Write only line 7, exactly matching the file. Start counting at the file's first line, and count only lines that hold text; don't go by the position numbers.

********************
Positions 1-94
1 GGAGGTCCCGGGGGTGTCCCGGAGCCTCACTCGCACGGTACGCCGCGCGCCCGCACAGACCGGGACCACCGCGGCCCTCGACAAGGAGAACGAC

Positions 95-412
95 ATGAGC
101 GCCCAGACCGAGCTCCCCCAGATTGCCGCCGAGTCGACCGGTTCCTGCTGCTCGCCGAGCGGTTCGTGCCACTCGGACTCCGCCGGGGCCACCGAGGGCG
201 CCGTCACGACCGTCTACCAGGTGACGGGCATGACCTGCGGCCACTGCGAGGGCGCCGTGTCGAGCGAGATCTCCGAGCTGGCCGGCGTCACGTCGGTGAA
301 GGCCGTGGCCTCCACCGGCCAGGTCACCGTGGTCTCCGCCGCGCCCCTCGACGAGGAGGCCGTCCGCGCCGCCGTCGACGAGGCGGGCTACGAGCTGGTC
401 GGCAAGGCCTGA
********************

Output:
301 GGCCGTGGCCTCCACCGGCCAGGTCACCGTGGTCTCCGCCGCGCCCCTCGACGAGGAGGCCGTCCGCGCCGCCGTCGACGAGGCGGGCTACGAGCTGGTC